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Mario Cuomo Bridge

TSTC Responds To NYSDOT About New TZB

by Veronica Vanterpool, Associate Director, TSTC

The Tri’€State Transportation Campaign, a non’€profit organization that advocates for sustainable transportation choices and policies, addressed officals from the NYS Department of Transportation on Thursday about the Tappan Zee Bridge Draft Environmental Statement at a public hearing in Westchester County.

Tri’€State has long supported the replacement of the Tappan Zee project but the current plan, without transit, is shortchanging Westchester, Rockland, and New York.

Without transit on the Tappan Zee, our region gets more of the same’€”another costly transportation project that encourages our dependence on oil, invites traffic congestion, contributes to air and water pollution, encourages sprawl, and isolates communities.

The irony of the situation is that NYSDOT felt the same’€”before October 2011 when Governor Cuomo reversed course and decided to build a bridge not to preclude transit instead of building a bridge that includes transit.

Yesterday, NYS Thruway Authority issued a MYTH vs. FACT press release. Tri’€State wishes to address these and other myths that have been pervasively misinforming the public.

  1. There are NO PLANS at this time to build public transit as part of this project although the state says in yesterday’s release that ‘€œThe new bridge will have immediate, dedicated express bus service.’€ Why isn’t this explicitly stated and explained in the DEIS? Or is this just a clever reference to the maintenance of the existing Tappan Zee Express bus service currently on the bridge? Furthermore, design inconsistencies in the DEIS raise issues about future transit. The state has no idea if the space between the two bridges ‘€“ which varies between 0 and 70 feet ‘€“ can actually support a third ‘€œtransit’€only’€ span in the future.
  2. In yesterday’s press statement, the state indicated that Westchester and Rockland Counties would be solely responsible for implementing transit, when for 10 years, the state was involved. No big transportation project in our region gets done without state support.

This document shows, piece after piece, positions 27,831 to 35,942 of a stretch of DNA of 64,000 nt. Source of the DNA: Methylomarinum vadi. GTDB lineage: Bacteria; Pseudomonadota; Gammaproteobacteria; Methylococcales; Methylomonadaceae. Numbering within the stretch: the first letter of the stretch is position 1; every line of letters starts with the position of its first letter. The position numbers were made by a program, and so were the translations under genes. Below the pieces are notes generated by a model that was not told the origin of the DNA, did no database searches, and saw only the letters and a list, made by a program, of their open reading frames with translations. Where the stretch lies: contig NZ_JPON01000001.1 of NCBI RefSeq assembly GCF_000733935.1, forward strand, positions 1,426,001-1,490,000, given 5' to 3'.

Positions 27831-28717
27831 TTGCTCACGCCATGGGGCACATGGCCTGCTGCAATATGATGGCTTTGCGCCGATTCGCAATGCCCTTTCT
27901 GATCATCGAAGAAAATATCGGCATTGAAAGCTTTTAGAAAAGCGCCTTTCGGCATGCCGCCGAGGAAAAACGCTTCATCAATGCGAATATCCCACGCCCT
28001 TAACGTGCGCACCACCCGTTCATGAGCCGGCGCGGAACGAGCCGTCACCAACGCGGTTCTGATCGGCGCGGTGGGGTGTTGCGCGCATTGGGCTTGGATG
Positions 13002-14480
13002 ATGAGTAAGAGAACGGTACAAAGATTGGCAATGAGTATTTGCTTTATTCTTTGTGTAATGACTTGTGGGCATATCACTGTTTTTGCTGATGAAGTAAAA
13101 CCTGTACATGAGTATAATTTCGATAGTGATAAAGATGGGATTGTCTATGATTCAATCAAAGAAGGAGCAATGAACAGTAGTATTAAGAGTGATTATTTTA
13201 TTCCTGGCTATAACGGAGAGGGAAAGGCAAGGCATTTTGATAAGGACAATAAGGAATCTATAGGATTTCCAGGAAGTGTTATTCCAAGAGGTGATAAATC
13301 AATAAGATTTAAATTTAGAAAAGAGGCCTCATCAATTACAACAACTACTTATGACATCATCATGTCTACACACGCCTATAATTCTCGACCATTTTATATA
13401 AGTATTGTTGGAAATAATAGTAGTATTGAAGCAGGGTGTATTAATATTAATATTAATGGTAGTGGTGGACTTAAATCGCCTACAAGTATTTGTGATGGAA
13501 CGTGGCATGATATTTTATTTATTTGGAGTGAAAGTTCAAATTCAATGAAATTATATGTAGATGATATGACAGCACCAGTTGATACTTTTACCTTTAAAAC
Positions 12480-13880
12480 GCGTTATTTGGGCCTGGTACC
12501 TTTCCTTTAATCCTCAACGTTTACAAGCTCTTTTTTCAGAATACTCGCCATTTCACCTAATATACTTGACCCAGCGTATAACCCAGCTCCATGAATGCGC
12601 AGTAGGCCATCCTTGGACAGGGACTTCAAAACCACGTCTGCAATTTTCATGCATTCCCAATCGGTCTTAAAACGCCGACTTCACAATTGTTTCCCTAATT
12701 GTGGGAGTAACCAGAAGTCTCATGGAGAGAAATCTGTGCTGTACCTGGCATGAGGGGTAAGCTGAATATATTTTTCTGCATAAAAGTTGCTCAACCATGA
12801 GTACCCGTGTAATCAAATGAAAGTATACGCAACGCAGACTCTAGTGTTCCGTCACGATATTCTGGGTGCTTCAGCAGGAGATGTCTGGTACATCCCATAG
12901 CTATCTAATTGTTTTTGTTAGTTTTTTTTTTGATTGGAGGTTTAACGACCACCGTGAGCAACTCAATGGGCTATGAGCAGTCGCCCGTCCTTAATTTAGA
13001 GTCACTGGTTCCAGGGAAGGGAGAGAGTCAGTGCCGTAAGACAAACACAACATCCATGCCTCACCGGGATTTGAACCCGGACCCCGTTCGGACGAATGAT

3. Bus rapid transit systems are generally cheaper than rail systems, despite what the state says. It has grossly inflated the costs of transit, pricing a new bus system at $5.3 billion. That ends up being $166 million per mile. According to the Government Accountability Office, $13.5 million is the average cost per mile of building bus rapid transit. According to ITDP, the best bus rapid transit systems in the world cost around $20 million per mile. At $5.3 B, the State must be planning to use platinum to build a BRT system reaching Westchester’s Platinum Mile.
  4. The state incites anger in residents by suggesting the counties will have to resort to tax increases and toll hikes to pay for a bus system. But, the state doesn’t have any money for the bridge and will likely have to resort to tolls that could be as high as $30 per vehicle to finance the loans on the bridge. Today, Deputy Commissioner for Transportation Karen Rae said tolls on the bridge would be consistent with other Hudson Valley crossings. Today, cars pay $12 to cross the GWB.
  5. Just because President Obama selected the TPZ as a project of national significance does not mean there is federal money committed to this project. There is not one dollar of federal money identified for this project. The state has only applied for a federal loan via TIFIA, which has to be paid back.
  6. Like the construction trades, we support the bridge replacement because it will create jobs. We support construction jobs. But, we also support transit manufacturing and operation jobs, which are permanent and go beyond construction. This project could create more jobs, and provide access to more jobs, than is currently planned.
  7. The fast tracking of this DEIS isn’t exactly saving time. According to the state’s original study documents, the previous DEIS study transit that was underway could have been finished at the same time this expedited DEIS would be finished without transit’€”if the Governor made this a priority on his first day in office.

Overall, there is tremendous support for transit on the bridge. Op’€eds, letters to the editors, press quotes, editorials, blog posts, press releases (endorsed across regional and party lines), and press rallies have called broadly and loudly for transit to be incorporated into the bridge in the new design. But, towns in the Tappan Zee footprint are going a step further, passing resolutions in support of transit on the bridge and sending these resolutions to state and federal officials. In Westchester, Hastings’€on’€ Hudson was the first to start this effort and it is taking strong hold. Croton’€on’€Hudson followed. Then, Dobbs Ferry, Greenburgh, Yonkers. NWEAC, the Northern Westchester Environmental Action Consortium, passed a resolution shortly after Hastings. NWEAC’s action speaks collectively for: Bedford, Cortlandt, Lewisboro, New Castle, North Castle, North Salem, Ossining, Pound Ridge, Somers, Yorktown, City of Peekskill, Croton’€on’€Hudson, and Village of Mt. Kisco. Rockland County towns are passing resolutions also.

Building a bridge without any mass transit ignores these voices. It ignores public comments, facts and findings from a 10 year planning process. It contradicts the state’s own data and does not plan for the future.

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Let’s replace the bridge, but let’s do it right.

Veronica Vanterpool is the associate director of the Tri’€State Transportation Campaign.

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